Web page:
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The 10 best prison breaks in film

Stars love to entertain audiences with prisoner escapes. Let’s take a look at the most gripping, exciting prison breaks in film history.

The 10 best prison breaks in film

Dreaming of becoming a film star?

Every corner of the world hosts people with the desire to become a megastar one day. Unfortunately, not everyone gets the opportunity to fulfill this dream; heartbreaking, we know. Based on dance, action, romance, comedy, and technical subjects, movies are slapped onto the big screen. Additionally, biographies of famous people is a growing theme in movies to portray the story of a nation’s legend. 

Stars love to entertain audiences with their acting skills, especially when it comes to prisoner escapes. Let’s take a look at the very best prison breaks in film history: the most gripping stories and most exciting scenes.

A Prayer Before Dawn

A Prayer Before Dawn decorated the silver screen on July 20th, 2018 with its first release in the United Kingdom, followed by the U.S. release in August. Its story originates from the book A Prayer Before Dawn: My Nightmare in Thailand’s Prisons by Billy Moore. The drama starred Joe Cole and was directed by Jean-Stéphane Sauvaire and written by Jonathan Hirschbein & Nick Saltrese.

A Prayer Before Dawn follows the true story of Billy Moore, a British boxer who used his boxing skills to fight for freedom and escape prison. Audiences and critics alike loved the dramatization.

Runaway Train

Runaway Train is an American thriller set in Alaska and directed by Andrei Konchalovsky. This artful flick premiered on December 6, 1985 and followed a prison escape plot.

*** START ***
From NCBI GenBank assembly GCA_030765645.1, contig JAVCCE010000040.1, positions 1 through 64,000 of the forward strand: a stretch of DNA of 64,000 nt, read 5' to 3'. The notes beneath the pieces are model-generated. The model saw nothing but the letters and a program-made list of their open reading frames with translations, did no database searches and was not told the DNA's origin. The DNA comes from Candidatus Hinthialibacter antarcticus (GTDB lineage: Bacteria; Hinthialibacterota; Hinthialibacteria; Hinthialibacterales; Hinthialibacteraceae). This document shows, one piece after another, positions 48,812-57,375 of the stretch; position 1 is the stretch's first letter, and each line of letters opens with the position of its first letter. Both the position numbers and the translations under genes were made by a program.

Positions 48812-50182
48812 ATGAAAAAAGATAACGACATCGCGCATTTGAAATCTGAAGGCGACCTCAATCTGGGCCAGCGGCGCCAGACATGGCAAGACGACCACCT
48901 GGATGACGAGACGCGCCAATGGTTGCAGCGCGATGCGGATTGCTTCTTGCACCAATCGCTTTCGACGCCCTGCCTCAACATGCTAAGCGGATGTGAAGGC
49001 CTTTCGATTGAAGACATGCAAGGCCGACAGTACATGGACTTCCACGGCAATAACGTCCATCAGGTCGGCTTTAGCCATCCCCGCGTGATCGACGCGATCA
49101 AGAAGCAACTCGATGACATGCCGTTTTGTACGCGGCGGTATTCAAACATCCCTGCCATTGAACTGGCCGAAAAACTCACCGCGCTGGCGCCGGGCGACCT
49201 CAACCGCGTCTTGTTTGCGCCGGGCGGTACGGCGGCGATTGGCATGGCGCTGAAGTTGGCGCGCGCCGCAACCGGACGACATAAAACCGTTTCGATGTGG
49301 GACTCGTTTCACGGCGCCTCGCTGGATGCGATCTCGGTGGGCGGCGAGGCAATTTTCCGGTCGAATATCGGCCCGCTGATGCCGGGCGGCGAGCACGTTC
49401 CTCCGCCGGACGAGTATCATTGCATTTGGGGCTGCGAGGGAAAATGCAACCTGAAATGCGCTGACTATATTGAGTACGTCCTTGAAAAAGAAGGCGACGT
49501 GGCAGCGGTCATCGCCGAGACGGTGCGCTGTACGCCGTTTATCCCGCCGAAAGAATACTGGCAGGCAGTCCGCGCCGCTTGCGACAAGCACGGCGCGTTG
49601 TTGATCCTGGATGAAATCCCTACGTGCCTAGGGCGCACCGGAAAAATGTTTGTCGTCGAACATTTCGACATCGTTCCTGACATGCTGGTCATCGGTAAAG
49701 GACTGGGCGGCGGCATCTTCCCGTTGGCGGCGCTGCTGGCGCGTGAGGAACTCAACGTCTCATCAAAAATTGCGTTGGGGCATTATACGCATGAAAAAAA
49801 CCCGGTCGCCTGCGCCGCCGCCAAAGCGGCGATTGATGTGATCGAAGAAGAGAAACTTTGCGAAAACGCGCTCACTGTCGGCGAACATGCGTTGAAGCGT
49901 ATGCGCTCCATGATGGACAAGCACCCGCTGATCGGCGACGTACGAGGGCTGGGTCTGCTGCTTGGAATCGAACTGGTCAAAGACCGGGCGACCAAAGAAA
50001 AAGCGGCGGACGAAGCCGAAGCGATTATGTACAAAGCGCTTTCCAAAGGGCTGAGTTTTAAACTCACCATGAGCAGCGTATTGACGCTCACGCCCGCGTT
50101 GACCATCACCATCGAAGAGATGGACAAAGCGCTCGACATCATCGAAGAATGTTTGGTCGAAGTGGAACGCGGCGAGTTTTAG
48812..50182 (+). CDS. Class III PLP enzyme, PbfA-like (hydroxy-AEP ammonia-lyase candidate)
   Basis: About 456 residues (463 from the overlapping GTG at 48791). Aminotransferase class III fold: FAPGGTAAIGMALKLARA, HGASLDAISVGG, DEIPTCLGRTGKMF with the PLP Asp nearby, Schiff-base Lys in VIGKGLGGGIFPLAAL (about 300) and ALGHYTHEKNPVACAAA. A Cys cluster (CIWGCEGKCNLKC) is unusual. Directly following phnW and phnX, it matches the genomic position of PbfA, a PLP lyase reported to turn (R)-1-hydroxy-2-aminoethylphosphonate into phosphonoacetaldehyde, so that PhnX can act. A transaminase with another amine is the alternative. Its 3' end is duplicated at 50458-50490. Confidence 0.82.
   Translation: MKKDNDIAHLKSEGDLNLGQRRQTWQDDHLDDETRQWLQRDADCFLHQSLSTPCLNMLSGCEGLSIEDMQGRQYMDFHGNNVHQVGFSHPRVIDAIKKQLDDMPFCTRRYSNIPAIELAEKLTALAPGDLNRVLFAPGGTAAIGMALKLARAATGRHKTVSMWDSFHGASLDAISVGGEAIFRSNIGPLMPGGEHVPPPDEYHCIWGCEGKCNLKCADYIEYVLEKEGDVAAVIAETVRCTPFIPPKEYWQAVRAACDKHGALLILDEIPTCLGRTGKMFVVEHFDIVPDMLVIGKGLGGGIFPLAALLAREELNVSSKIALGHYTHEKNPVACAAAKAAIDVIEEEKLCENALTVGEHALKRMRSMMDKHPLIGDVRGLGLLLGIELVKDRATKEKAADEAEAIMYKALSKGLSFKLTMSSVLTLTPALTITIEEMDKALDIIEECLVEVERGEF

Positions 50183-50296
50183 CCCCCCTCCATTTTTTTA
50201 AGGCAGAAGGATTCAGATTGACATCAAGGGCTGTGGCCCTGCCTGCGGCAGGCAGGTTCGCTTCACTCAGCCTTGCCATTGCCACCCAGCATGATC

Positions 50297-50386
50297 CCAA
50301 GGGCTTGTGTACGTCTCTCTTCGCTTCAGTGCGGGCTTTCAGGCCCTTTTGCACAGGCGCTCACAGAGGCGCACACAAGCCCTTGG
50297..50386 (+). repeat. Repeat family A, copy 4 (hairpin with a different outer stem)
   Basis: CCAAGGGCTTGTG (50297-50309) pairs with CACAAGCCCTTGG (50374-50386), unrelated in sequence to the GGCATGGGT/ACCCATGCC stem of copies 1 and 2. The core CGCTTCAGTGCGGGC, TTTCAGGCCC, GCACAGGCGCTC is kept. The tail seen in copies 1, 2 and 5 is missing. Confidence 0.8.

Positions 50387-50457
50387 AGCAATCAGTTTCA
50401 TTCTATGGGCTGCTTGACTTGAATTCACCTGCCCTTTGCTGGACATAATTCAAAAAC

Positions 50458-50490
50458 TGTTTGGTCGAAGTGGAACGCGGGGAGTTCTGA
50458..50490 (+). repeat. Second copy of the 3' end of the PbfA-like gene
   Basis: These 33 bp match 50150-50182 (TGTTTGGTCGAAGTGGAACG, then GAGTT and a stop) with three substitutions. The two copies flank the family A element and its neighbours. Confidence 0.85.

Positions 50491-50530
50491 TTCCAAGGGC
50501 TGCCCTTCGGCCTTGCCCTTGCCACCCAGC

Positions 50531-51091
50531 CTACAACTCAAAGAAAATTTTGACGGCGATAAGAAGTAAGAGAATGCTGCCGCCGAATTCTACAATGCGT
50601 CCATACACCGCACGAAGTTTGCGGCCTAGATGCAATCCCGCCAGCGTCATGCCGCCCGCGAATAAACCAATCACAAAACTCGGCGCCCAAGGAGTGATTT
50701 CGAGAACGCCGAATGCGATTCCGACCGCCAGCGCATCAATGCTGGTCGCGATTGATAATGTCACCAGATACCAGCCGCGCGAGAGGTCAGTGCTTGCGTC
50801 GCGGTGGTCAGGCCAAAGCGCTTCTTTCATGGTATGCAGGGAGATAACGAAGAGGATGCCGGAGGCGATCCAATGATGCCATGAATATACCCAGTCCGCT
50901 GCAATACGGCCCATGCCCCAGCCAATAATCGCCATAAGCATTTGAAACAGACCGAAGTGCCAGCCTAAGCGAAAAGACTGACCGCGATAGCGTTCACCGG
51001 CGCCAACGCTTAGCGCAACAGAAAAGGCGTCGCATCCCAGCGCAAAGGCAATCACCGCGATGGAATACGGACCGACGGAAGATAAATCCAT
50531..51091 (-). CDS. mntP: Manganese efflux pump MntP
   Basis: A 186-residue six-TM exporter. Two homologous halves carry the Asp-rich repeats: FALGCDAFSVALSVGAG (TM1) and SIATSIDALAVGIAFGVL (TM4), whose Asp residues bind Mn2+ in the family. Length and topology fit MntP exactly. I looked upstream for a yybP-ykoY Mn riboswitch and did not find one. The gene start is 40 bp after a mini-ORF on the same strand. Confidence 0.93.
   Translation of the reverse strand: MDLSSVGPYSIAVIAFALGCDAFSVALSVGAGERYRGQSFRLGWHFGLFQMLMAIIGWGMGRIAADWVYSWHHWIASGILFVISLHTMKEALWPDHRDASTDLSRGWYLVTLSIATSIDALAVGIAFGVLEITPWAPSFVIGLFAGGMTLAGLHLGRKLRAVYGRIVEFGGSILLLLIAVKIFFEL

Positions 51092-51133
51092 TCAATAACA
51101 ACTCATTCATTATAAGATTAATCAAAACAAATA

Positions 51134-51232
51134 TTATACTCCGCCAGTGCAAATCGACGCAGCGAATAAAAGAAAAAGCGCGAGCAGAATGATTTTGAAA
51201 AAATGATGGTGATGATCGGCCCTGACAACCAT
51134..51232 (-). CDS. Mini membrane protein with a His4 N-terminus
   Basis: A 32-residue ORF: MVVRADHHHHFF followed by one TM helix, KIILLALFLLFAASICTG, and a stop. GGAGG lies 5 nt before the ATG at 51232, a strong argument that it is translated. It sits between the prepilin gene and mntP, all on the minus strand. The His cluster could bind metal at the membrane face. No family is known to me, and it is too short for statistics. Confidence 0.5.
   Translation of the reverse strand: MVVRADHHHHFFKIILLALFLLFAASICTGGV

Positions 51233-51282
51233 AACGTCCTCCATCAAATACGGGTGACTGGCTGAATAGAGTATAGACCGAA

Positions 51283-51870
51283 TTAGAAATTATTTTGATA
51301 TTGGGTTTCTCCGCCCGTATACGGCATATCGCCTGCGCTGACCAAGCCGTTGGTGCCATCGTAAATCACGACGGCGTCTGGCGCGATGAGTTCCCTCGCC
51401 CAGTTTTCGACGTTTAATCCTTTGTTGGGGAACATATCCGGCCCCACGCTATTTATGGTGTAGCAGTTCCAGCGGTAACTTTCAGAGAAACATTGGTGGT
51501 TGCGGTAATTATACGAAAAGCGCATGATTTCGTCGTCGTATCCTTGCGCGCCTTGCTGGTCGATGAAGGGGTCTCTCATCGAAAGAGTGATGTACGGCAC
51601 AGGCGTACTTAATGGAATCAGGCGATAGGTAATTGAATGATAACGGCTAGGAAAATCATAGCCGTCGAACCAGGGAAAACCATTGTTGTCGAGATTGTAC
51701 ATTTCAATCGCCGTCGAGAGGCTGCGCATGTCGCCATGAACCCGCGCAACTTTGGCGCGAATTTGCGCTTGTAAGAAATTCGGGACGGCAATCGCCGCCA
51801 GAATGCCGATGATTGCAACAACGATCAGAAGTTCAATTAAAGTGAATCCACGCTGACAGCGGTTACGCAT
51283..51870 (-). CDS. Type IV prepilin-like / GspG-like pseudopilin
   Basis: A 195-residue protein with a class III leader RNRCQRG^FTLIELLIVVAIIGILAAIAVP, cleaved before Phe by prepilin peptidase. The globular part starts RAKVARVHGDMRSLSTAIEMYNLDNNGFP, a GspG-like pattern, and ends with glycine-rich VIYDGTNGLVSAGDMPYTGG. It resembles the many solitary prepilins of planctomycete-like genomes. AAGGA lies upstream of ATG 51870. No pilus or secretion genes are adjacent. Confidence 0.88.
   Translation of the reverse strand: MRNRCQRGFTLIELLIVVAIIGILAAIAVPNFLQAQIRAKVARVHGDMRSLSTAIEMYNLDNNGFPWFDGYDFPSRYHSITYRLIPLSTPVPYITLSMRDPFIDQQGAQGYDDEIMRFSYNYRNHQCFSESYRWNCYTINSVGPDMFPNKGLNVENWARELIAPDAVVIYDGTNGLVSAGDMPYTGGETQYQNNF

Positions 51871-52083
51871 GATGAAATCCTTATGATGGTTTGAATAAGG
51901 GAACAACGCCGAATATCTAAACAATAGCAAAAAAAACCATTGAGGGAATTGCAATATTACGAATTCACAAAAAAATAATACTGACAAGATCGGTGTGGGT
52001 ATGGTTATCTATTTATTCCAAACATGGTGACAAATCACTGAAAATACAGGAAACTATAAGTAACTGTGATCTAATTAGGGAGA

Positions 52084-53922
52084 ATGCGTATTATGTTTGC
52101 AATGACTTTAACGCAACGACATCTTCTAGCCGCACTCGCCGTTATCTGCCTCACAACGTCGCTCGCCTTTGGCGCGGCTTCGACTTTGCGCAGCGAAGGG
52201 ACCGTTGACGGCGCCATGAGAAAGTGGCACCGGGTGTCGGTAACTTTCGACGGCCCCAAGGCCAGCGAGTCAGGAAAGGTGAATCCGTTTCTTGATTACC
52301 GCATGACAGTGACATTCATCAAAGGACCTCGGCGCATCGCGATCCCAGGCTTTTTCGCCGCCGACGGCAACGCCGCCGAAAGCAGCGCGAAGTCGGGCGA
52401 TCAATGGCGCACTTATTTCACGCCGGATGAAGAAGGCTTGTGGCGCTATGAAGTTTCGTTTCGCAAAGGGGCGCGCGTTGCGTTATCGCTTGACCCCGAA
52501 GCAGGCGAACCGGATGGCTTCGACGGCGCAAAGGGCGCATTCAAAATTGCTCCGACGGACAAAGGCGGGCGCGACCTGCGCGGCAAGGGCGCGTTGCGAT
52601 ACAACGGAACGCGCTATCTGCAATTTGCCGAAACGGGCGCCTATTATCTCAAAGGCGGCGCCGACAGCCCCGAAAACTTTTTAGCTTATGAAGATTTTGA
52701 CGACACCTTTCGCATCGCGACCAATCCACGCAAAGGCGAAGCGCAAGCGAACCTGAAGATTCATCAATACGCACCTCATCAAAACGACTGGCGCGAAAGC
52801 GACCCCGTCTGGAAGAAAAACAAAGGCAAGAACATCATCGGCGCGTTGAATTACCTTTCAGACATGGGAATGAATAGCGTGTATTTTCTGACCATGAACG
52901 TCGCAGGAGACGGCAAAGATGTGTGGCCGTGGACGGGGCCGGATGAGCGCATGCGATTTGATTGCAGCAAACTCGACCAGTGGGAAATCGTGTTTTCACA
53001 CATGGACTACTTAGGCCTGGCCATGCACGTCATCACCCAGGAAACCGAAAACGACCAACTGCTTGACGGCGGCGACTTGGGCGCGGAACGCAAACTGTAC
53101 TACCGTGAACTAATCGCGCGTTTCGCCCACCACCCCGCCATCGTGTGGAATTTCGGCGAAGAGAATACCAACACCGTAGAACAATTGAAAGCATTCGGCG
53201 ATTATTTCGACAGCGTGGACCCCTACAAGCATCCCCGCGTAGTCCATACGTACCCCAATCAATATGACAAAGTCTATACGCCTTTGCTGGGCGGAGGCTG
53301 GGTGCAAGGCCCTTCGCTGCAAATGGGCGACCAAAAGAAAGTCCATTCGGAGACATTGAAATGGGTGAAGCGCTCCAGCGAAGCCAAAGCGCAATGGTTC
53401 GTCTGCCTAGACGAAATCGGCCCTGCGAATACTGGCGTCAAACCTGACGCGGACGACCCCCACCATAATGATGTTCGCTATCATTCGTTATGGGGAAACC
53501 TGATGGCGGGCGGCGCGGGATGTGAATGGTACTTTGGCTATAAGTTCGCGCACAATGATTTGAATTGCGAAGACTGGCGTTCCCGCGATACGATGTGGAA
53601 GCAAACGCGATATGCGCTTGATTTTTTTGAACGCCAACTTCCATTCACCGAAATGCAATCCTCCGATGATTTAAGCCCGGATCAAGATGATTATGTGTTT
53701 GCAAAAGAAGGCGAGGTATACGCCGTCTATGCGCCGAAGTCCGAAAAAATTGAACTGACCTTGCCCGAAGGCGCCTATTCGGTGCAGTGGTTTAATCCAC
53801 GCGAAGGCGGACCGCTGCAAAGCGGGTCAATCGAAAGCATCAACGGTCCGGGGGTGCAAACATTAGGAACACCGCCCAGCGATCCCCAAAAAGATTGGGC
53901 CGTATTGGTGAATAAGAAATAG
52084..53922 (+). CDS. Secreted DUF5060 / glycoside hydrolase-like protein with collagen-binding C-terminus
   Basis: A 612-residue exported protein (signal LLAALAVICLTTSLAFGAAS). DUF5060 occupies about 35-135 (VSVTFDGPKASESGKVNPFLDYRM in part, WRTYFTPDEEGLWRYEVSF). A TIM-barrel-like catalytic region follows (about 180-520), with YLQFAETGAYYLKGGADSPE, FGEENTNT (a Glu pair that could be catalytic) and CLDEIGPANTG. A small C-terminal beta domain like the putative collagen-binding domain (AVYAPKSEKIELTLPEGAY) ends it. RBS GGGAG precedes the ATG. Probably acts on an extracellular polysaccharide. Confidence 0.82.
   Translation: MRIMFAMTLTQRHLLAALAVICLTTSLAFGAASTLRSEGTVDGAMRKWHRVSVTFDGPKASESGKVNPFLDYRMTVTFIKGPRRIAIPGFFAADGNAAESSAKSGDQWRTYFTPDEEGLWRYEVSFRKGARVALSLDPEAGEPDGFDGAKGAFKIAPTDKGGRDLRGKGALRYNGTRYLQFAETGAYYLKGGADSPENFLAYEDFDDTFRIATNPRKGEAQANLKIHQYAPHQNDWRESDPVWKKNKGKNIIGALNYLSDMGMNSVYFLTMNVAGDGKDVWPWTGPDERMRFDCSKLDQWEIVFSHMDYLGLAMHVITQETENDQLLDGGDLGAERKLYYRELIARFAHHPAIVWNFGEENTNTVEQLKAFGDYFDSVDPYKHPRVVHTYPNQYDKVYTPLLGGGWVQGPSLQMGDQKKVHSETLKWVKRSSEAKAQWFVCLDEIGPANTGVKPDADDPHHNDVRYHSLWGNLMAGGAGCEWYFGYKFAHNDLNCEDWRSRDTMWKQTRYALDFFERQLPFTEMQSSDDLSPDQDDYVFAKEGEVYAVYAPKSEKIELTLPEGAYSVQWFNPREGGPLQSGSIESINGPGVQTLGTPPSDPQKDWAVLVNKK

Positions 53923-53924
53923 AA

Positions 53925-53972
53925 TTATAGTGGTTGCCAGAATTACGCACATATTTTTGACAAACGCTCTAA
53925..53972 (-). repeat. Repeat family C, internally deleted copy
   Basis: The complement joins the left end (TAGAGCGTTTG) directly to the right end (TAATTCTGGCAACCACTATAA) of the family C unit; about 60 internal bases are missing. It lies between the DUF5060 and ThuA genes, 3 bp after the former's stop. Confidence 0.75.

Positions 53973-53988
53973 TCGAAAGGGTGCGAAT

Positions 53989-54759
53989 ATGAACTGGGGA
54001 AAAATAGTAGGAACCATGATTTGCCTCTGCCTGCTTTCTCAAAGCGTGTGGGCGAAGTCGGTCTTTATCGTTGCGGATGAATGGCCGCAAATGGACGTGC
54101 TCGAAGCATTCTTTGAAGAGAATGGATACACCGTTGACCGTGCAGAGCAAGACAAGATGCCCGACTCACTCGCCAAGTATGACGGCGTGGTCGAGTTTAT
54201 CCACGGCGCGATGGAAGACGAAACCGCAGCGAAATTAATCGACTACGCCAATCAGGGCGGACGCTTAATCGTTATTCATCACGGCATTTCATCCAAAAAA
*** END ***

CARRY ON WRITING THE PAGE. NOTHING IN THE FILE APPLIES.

A young Danny Trejo held every eye transfixed in Runaway Train’s story following two escaped convicts and a female railroad employee (Rebecca DeMornay) who were stuck on the titular runaway train. After the death of the train’s lead engineer, the escaped prisoners had to figure things out. Later, Voight and Roberts were both nominated for Academy Awards for their marvelous roles.

Room

A combined production of the United Kingdom, Ireland, and Canada, independent English drama Room was directed by Lenny Abrahamson on a script by Emma Donoghue (based on her novel with the same title from 2010). Actress Brie Larson plays a woman who was in prison for seven years along with her five-year-old child. 

By escaping, she gives her young son his first experience enjoying the outside world. Apart from Larson, Jacob Tremblay, Sean Bridgers, Joan Allen, and William H. Macy starred. Shot in Toronto, Room won the People’s Choice Award at the Toronto International Film Festival in 2015 and grossed $36.3 million on a $13 million budget. 

Shot Caller

Shot Caller is a popular American crime drama directed and written by Ric Roman Waugh. The film was scored by composer Antonio Pinto and stars Nikolaj Coster-Waldau, Omari Hardwick, Jon Bernthal, Lake Bell, Emory Cohen, Holt McCallany, Evan Jones, Jeffrey Donovan, and Benjamin Bratt. 

Shot Caller follows the remarkable story of a family man who turns into a hardened prison gangster and escapes in an exciting break. Shot Caller premiered July 20th, 2017 and grossed $3.4 million.

A Man Escaped

A Man Escaped, produced by Alain Poiré & Jean Thuillier in 1956, is an exciting story about Fontaine (François Leterrier), a member of the French resistance, who gets an opportunity to escape from a car carrying him to jail only to be caught and beaten badly for his attempt.